It is believed that Nath himself organised the Katha. He later said to the media, "Shastri ji visited Chhindwara and delivered sermons. I also attended it and addressed the people.” Discourses of Pradeep Sharma, another popular spiritual guru in the state, were also organised in Chhindwara.

Both Shastri and Sharma have a huge following and attract large crowds when they deliver sermons. "In engaging with them, Nath has outsmarted the BJP", a BJP leader said.

Kamal Nath also constructed a Hanuman temple in Chhindwara 10 years ago. It is a 101-foot statue of Lord Hanuman and Nath has been regularly worshipping the lord. In the Karnataka elections, the BJP had tried to use the issue of Bajrangbali.

When people started correlating the two issues, the BJP decided to act.

The chief minister Shivraj Singh Chouhan realised that Kamal Nath’s move of attending discourses of the two spiritual gurus and his image as a Hanuman bhakta was gaining momentum, the four-time CM announced a project for the renovation of an old Hanuman temple in Chhindwara with a cost of Rs 350 crore.

“This is the third time that the CM has made such an announcement”, Nath would later quip.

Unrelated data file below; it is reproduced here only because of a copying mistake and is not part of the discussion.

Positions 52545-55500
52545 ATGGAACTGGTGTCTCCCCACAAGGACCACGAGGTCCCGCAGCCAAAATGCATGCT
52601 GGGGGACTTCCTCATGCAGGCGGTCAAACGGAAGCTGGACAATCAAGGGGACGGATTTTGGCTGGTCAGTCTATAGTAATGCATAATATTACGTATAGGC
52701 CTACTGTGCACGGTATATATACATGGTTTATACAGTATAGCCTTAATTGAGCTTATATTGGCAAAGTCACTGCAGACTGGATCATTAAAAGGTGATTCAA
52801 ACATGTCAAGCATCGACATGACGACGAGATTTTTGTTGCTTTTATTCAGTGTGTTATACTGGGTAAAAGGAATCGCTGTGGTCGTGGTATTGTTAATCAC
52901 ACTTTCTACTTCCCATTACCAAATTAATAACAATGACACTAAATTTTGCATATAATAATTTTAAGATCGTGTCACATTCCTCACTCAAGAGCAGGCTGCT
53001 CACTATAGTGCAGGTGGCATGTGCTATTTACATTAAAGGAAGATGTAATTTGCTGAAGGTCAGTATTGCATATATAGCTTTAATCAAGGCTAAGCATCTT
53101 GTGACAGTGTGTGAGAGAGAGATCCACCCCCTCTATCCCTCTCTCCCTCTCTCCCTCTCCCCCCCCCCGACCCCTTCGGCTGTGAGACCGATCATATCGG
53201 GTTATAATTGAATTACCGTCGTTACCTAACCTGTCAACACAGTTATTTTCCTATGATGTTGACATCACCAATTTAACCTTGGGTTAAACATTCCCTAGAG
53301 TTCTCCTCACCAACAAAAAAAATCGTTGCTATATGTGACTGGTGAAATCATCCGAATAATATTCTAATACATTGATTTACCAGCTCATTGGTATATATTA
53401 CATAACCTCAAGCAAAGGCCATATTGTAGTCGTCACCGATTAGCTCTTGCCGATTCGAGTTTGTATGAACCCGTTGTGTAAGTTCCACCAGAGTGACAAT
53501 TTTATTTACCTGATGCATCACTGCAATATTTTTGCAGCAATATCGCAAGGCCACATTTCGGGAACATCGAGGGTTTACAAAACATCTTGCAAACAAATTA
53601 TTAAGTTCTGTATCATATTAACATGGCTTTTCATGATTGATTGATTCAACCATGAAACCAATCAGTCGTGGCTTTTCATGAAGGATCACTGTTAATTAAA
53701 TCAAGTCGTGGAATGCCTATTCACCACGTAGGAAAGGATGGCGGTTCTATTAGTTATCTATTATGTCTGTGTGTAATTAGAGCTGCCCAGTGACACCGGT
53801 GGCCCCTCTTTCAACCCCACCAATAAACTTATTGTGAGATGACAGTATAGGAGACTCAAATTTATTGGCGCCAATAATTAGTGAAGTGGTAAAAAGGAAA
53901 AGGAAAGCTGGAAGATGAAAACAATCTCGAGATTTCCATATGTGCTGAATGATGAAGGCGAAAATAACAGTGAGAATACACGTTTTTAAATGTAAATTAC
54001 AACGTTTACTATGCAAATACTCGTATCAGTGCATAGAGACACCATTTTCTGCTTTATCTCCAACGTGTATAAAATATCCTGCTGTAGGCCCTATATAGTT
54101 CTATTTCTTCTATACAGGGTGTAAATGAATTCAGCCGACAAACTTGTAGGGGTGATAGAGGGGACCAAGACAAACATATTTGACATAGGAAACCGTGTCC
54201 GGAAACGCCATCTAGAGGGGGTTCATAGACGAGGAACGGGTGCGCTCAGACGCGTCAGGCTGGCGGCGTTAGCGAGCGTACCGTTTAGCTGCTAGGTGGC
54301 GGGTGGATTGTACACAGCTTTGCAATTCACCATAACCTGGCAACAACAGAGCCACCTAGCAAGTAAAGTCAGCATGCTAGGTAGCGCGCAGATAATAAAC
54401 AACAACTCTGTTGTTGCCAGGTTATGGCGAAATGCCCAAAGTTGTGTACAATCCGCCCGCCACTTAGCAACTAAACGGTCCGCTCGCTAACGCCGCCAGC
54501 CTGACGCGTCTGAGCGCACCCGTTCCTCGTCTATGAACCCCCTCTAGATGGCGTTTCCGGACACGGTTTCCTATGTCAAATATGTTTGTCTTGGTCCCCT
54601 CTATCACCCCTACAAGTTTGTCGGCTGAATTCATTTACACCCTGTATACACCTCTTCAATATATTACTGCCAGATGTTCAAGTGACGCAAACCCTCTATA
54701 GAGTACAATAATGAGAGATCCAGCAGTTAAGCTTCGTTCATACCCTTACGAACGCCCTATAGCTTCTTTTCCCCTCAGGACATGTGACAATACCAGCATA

“In fact,” a senior BJP leader told me, “Kamal Nath has so far refused to play on the Hindutva pitch of the BJP, yet he has successfully addressed the issue during the election campaign.”

This political dexterity has not come overnight, this is a result of a long practical politics, observed a senior Congress leader.


A Rigorous Test of His Political Skills

“Nath has been in Congress politics since the days of Sanjay Gandhi and has lots of experience in handling the organisation as well. He has shown organisational skills as the party’s general secretary when he broke an alliance with Jayalalitha in 2004 and shook hands with the DMK in Tamil Nadu leading to 40 seats for the Congress,” the aforementioned senior leader explained.

But now as the state Congress president, Nath is undergoing a rigorous test of his political skills. He along with his party is pitched against the might of the BJP. As a Congress spearhead in 2018, he had succeeded in defeating the party but Jyotiraditya Scindia and his supporters defected to the BJP and the Congress government collapsed.

Already playing the Sanatan card, the BJP of late has also introduced issues of Ram temple and Hamas in Madhya Pradesh's election scenario, while the Congress has stuck to the issues of unemployment, corruption, and inflation.

“As far as Ram temple is concerned, it doesn’t belong only to the BJP. They do not have its patta (lease) on their name. Ram and his temple belong to all of us”, he said.

The assembly elections in the five states of MP, Chhattisgarh, Rajasthan, Telangana, and Mizoram would have their bearing in the next year’s Lok Sabha polls.

The old Congress war horse is putting up a brave fight as the battle of the ballot is reaching its crescendo. Whether he will be able to outsmart the saffron party this time also remains to be seen.

(The author is a senior journalist based in Madhya Pradesh. This is an opinion article and the views expressed above are the author’s own. The Quint neither endorses nor is responsible for them.)